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Scare Tactics

Scare Tactics

When I was pregnant with my first child, countless women informed me that parenting was the hardest thing they’d ever done. Some would take it a step further; “You’ll never sleep again!” they’d warn. I’d laugh uneasily, not quite sure how to respond. I always wondered, “Are they trying to make me feel better or trying to make me change my mind about having this baby?!” It seemed odd that all they had to offer me were words of doom and gloom.

The words of “counsel” only continued once the baby came. Well-meaning strangers in the grocery store would point to my (apparently under-dressed) baby and say “What are you thinking taking that baby out in this weather? She’s going to catch a cold! You should have a hat and mittens on her!” I would nod and thank them. Then, the rest of the grocery trip I would wonder if I was really an inept mother, incapable of properly dressing my child. By the time I arrived at the check-out line, another mother had more advice. “Enjoy her now. She’ll be nothing but a pain when she starts talking.”

The flurry of off-hand comments snowballed into an avalanche of fear and anxiety. What I needed was an older mother to assure me in my nervousness. To help me learn to lean on my faith in Christ rather than on myself or empty words of despair.

Identifying the Problem

Sometimes I think there must be a Scare Tactic School some women enroll in after their kids have grown up, where they learn specific scare tactics to use whenever they come in contact with young mothers. In this school they teach ladies how to freak out poor innocent young moms, intimidate them into thinking they’ll never make it through parenting, and then leave them feeling generally discouraged. Here are some of the scare tactics I’ve seen graduates of this class employ:

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1.  You must only have (one kid, a baby, a girl, a boy, etc.)
2.  You think that’s bad? My kids did (Fill in something much worse.)
3.  That’s just because you never had kids like mine.
4.  You’ll understand when (Fill in the situation.)

And then, there’s my personal favorite:

5.  Just Wait: Just wait until your kids (Fill in the blank). Then you’ll really understand.

As followers of Christ, we must learn to recognize these careless, idle words and their potential to frighten us into a place of fear or despair. Though they are perhaps offered as lighthearted banter and may be unintentionally hurtful, they often lead to parenting anxiety.

Instead of resting in the provision the Lord has offered you for this season of life, you might begin to fear seasons of parenthood further down the line. Instead of thanking the Lord for your children’s successes, you begin to worry about potential struggles. Instead of trusting the Holy Spirit for wisdom in parenting your children, you doubt your ability to listen to His voice. Instead of delighting in the process, you worry over the outcome.

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Fighting Back

Perhaps you’ve been a victim of a scare tactic. Perhaps you’ve employed them. Either way, it’s time to fight back and stop giving into the common worldly rhetoric that’s tearing down mothers everywhere. Instead, let’s engage in encouraging one another in the Lord. Let’s remind one another of the good news of the gospel: that our parenting victories or failures are not what earn us acceptance before God (Isaiah 64:6).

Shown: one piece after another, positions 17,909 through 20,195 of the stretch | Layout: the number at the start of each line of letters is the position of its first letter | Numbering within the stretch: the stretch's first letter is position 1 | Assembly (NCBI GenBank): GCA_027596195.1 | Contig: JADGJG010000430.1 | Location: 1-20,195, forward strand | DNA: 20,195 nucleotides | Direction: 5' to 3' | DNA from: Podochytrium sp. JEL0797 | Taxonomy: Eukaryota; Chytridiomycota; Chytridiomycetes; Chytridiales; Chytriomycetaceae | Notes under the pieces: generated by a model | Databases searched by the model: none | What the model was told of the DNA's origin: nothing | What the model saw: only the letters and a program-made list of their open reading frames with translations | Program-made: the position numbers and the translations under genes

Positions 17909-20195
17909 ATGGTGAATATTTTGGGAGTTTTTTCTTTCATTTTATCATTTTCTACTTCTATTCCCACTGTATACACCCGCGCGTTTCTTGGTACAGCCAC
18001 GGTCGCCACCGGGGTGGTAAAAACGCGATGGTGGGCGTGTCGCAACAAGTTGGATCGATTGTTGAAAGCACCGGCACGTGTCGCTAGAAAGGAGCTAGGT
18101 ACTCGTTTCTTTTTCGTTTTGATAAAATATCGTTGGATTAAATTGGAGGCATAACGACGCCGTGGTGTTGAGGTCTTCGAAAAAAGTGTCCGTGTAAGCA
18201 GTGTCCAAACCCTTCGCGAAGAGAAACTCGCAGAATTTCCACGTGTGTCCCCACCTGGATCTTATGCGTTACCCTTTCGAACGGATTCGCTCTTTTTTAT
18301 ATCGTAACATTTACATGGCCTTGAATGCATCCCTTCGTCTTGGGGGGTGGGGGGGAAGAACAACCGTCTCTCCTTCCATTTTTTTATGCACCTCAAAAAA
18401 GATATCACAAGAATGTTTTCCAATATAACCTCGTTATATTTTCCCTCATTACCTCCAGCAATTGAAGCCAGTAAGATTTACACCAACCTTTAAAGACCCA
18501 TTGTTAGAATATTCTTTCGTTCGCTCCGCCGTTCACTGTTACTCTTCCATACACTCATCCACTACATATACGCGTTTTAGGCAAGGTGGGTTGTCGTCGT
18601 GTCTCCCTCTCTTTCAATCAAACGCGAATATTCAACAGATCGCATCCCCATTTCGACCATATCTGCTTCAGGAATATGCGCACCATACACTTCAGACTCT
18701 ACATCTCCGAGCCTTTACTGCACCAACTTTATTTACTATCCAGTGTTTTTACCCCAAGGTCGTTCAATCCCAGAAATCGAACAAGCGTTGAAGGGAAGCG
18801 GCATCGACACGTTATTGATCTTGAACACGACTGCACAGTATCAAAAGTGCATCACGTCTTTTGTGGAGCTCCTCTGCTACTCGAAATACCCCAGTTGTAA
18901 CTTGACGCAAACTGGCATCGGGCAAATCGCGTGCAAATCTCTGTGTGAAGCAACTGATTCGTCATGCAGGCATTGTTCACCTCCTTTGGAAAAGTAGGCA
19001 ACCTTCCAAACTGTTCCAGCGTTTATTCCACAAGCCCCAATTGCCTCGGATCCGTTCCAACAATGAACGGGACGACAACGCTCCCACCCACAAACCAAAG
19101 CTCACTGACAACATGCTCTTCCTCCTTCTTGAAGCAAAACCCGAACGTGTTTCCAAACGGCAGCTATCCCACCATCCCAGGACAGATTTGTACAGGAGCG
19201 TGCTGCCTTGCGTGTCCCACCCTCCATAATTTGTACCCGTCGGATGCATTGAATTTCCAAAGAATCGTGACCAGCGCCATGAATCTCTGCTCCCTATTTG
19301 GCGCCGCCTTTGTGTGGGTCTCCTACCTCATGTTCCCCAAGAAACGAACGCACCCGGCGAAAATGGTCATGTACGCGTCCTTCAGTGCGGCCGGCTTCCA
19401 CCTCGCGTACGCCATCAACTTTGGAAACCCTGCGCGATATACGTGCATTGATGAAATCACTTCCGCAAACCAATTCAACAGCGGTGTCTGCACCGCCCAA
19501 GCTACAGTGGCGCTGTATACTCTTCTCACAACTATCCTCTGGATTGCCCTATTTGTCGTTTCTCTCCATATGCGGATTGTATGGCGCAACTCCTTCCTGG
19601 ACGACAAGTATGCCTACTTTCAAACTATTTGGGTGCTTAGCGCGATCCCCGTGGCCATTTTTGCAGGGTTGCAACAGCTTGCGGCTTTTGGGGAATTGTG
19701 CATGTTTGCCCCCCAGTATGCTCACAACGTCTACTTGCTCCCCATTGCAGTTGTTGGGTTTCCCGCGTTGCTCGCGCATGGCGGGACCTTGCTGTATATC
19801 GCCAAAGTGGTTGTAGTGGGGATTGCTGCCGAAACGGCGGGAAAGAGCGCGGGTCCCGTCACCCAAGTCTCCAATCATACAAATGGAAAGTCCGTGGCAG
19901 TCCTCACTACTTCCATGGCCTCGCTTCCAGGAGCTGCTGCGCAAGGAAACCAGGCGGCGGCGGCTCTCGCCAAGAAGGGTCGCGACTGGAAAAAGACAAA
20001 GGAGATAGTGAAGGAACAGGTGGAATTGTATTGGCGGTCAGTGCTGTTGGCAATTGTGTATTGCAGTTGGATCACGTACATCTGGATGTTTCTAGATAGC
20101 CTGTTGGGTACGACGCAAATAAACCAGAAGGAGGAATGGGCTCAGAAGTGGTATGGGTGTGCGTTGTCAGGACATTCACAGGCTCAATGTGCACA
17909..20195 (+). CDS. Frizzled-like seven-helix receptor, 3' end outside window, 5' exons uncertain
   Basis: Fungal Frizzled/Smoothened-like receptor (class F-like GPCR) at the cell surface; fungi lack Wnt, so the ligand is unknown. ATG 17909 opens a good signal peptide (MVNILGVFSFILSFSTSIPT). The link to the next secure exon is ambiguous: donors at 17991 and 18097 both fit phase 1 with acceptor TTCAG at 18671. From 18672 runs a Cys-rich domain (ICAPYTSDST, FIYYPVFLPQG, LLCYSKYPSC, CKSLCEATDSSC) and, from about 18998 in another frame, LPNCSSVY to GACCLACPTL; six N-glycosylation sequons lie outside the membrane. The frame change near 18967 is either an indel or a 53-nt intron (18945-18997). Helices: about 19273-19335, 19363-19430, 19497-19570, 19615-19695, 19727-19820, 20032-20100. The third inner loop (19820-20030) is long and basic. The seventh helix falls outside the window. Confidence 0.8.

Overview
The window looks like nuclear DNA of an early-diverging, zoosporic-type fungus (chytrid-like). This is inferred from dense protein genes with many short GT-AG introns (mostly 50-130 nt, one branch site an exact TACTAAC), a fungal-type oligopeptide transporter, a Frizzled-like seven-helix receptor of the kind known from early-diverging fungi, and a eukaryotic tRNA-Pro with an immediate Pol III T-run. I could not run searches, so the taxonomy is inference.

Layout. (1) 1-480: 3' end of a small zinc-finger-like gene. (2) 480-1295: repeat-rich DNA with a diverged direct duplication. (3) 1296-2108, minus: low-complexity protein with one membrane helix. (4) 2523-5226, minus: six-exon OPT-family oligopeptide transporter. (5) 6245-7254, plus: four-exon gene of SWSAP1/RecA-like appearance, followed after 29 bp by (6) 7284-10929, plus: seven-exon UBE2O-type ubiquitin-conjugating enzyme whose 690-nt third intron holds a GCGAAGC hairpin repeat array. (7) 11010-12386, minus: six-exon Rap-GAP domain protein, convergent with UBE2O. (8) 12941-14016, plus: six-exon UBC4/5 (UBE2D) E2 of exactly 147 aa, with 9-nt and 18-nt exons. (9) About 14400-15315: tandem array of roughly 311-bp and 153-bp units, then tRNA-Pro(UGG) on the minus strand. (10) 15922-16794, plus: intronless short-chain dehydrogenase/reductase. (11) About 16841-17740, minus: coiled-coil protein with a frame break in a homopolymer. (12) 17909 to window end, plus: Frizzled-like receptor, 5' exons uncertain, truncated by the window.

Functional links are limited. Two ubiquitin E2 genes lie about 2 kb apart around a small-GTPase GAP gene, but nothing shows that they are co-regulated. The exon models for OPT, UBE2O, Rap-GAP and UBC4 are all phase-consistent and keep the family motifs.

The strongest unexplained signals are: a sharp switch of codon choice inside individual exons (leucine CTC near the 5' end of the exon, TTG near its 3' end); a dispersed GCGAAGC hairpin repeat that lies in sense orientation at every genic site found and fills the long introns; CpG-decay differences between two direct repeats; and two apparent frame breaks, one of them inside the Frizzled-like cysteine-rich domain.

It is only through Christ’s perfect life and sacrificial death can we find forgiveness for our sins before our Holy God (Romans 3:22). Salvation through Christ will free both you to walk out this parenting journey by faith in His leading, trusting Him for the results. Because God is faithful and good to his children, you don’t have to worry that you are not a “good enough” parent. You can trust God’s kindness and mercy to provide for you and your child, filling in where you are weak (1 Corinthians 4:10). When you trust God, you don’t have to fear empty words of warning from the masses.

God’s faithfulness is evident throughout the generations (Psalm 100:5), recorded in the pages of Scripture. His faithfulness to those who love Him, will continue throughout their parenting years and for the years to come (Psalm 119:90). God’s plans for you, your children, and your family are trustworthy. If you love Him, He is working for your good (Romans 8:28), sanctifying you even when things are hard, and using every trial to bind you closer to Him.

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In light of God’s mercy, I pray as my children grow I will avoid using scare tactics on young moms around me. Instead, I want to offer words of grace and encouragement. Instead of panic and dread, I want to offer Christ and Hs sacrifice for sinners like me. I want to offer the same grace and mercy I have received. Instead of offering scare tactics, I want to offer tactics for cultivating faith in Christ.

“Only fear the LORD and serve him faithfully with all your heart, for consider what great thing he has done for you.” 1 Samuel 12:24

Which group are you a member of? Are you a mom who’s often intimidated by the comments of others? Or, are you a graduate of The Scare Tactic School? How can you use your words to bring life, hope, and ultimately Christ, to other moms in your path?

Lindsey Carlson lives in Houston, Texas with her winsome-worship-pastor-husband and their four young and busy children. She enjoys giggling with her littles, dating her husband, deep talks with sweet friends, and laughing really loud. Lindsey loves to challenge believers to define their worship as more than songs on Sunday morning. She writes on living the new song of the gospel at Worship Rejoices.

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